Sham 4-Step Method: Participants follow ADA's usual recommendations of care before, during and after exercise. This involves a 60 min pre-exercise meal with 75% of insulin dose, 60 min post-exercise medium GI meal with no reduction in insulin dose, bedtime medium GI snack before sleep omitting insulin dose, and no reduction in basal insulin dose.
Participants in both groups attend 7 study visits in each trial condition. These involve: review of eligibility criteria (pre-screening visit), demographic data, clinical evaluation and BMI measurement and laboratory evaluation (visit 1, day 0), theoretical and practical explanation of training exercises (visit 2, day 14), training sessions with simulated soccer exercises and cognitive evaluations (visits 3 and 6, days 21 and 42), revision of self-monitoring of blood glucose (visits 4 and 7, days 24 and 45) and efficacy of blinding assessment (visits 5 and 7, days 35 and 45).
The assessment sessions will occur on two separate days (visits 3 and 6) and them will be separated by three weeks from each other, and consist of both cognitive and physical activity evaluations. Furthermore, participants will be seen the day following each assessment visit (visits 4 and 7) during which cognitive testing and self-monitoring of blood glucose will be repeated. In the last visit (visit 7) the efficacy of blinding will be assessed by asking participants in which interventional arm they think they were allocated, and how confident they are about their answer.
Primary outcome measure
Physical and technical performance in soccer training sessions will be evaluated using the Loughborough Intermittent Shuttle Test – Prescribed and Self-Paced (LIST-P), the Loughborough Soccer Passing Test (LSPT) and the Loughborough Soccer Shooting Test (LSST) at baseline and 3 weeks in each study condition
Secondary outcome measures
1. Selective attention and mental processing speed are measured using the Stroop Test at baseline and three weeks, and immediately after finishing the soccer exercises and the day after each workout visit in each study condition
2. Sustained attention and psychomotor speed are measured using the Digit Vigilance Test at baseline and three weeks, and immediately after finishing the soccer exercises and the day after each workout visit in each study condition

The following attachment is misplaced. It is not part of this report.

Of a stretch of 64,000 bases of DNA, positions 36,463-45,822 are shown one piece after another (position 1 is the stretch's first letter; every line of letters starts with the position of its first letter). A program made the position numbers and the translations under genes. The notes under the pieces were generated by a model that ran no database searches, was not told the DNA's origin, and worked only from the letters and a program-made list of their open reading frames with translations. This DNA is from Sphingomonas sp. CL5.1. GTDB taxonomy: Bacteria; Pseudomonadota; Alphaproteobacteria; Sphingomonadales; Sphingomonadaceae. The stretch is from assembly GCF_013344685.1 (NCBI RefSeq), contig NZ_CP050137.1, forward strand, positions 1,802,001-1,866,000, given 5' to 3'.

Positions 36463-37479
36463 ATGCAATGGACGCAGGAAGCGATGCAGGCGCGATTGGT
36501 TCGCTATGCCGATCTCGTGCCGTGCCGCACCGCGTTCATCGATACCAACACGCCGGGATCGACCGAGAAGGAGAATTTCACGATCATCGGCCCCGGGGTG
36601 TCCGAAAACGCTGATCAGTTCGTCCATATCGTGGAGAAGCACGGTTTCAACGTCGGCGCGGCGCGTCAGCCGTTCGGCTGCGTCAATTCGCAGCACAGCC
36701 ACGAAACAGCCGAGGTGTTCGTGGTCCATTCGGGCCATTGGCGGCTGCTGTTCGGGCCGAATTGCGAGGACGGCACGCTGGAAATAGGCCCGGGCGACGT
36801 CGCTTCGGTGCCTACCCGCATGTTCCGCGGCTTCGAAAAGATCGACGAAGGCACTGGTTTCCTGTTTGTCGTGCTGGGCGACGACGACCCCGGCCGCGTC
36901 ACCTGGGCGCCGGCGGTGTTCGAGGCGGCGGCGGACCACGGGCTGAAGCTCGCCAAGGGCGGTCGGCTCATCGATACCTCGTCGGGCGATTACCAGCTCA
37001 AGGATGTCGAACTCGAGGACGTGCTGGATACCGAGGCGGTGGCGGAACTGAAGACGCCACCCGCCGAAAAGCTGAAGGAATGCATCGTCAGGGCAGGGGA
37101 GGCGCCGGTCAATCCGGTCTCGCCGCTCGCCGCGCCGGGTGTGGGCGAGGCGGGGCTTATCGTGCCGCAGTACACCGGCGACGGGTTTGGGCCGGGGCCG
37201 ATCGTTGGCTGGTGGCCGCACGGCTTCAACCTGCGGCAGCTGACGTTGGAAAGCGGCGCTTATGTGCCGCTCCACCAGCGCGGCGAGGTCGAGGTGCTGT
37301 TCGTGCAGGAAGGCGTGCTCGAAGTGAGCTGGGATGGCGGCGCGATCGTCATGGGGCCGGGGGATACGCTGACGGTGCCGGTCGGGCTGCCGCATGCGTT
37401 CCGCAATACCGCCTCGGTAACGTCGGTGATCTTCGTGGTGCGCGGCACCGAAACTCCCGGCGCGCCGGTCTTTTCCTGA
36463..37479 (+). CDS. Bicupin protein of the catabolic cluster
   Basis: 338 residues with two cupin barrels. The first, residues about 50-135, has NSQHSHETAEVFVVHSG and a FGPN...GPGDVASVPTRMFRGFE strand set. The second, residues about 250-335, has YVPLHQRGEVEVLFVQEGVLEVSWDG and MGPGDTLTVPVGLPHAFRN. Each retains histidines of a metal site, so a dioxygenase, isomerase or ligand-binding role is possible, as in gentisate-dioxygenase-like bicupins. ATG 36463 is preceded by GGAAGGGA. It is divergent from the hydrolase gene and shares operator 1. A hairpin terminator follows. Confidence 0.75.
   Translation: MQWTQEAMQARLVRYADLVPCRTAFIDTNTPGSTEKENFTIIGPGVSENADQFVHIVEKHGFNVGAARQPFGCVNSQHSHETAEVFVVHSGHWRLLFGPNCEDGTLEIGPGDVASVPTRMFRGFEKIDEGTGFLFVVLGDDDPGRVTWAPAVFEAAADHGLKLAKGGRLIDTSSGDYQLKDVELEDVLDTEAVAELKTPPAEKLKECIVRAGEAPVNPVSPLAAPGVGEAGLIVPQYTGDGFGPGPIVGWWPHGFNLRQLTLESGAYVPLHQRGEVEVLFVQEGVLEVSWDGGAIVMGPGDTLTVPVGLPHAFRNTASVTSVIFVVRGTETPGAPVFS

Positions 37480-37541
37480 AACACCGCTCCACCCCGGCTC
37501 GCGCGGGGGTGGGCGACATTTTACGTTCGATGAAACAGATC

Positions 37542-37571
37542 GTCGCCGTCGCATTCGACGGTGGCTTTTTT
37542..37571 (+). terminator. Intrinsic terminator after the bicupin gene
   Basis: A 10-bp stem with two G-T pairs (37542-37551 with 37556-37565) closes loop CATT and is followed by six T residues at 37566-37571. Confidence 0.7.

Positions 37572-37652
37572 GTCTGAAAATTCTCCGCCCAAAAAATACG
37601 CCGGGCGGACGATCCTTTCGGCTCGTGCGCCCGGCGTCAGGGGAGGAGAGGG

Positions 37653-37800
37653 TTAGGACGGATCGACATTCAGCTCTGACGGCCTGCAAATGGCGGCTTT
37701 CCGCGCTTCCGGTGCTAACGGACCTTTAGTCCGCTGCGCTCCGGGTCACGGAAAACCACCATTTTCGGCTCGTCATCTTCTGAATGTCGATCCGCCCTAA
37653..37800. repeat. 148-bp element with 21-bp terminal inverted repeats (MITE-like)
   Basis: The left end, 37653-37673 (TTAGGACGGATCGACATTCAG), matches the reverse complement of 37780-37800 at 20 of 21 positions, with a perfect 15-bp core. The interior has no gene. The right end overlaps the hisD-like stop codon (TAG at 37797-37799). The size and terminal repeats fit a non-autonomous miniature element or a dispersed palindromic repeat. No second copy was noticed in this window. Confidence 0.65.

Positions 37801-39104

3. Visuo-spatial short-term memory are measured using the Corsi Block-Tapping Task at baseline and three weeks, and immediately after finishing the soccer exercises and the day after each workout visit in each study condition
4. Visual sustained attention and working memory processes are measured using the Rapid Visual Information Processing task at baseline and three weeks, and immediately after finishing the soccer exercises and the day after each workout visit in each study condition
Overall trial start date
Overall trial end date
Reason abandoned (if study stopped)
Participant inclusion criteria
1. Age 18 years and over
2. More than two years of established T1D diagnosis
3. Stable insulin regimen in the past 6 months indexed by a less than 20% of changes in total insulin daily dose
4. HbA1c less than 9.0%
5. Weekly physical activity of 90 min or more
6. Participation in recreational or competitive soccer-related activities, at least four times per month
7. Able to provide informed consent
Target number of participants
Participant exclusion criteria
1. Any treatment regimen different from continuous subcutaneous insulin infusion or multiple daily insulin injections
2. Any use of medications (other than insulin) known to affect glycemic control including oral or parenteral steroids (except for inhaled steroids), metformin, SGLT2 inhibitors, GLP.1 agonists, thiazolidinediones, sulfonylureas, DPP-4 inhibitors, or any other oral antidiabetic therapy
3. Detectable C-peptide in serum
4. Cognitive impairment comprising any substantial decrease in alertness, language reception, or attention that might interfere with understanding instructions for motor and cognitive testing, not including hypoglycemia unawareness
5. Chronic kidney disease (glomerular filtration rate less than 90 ml·min-1)
6. Chronic liver failure (Child-Pugh B or C)
7. Advanced diabetic retinopathy
9. Color blindness
Recruitment start date
Recruitment end date
Countries of recruitment
Trial participating centre
Asociación Nacional Pro Estudio de la Diabetes, Endocrinología y Metabolismo (ANPEDEM)
Autopista Próspero Fernández San Rafael, Escazú San José, Costa Rica
Asociación Nacional Pro Estudio de la Diabetes, Endocrinología y Metabolismo
Funding Body Type
Funding Body Subtype
Results and Publications
Publication and dissemination plan
Planned publication in a high-impact peer reviewed journal as Diabetes Care 6 months after trial end.
IPD Sharing plan:
The datasets generated during and/or analysed during the current study are/will be available upon request from Javier Calvo (firstname.lastname@example.org) and Gabriel Torrealba (GTORREALBAACOSTA@partners.org)
Intention to publish date
Participant level data
Available on request
Basic results (scientific)
2017 protocol in: https://www.ncbi.nlm.nih.gov/pubmed/28728559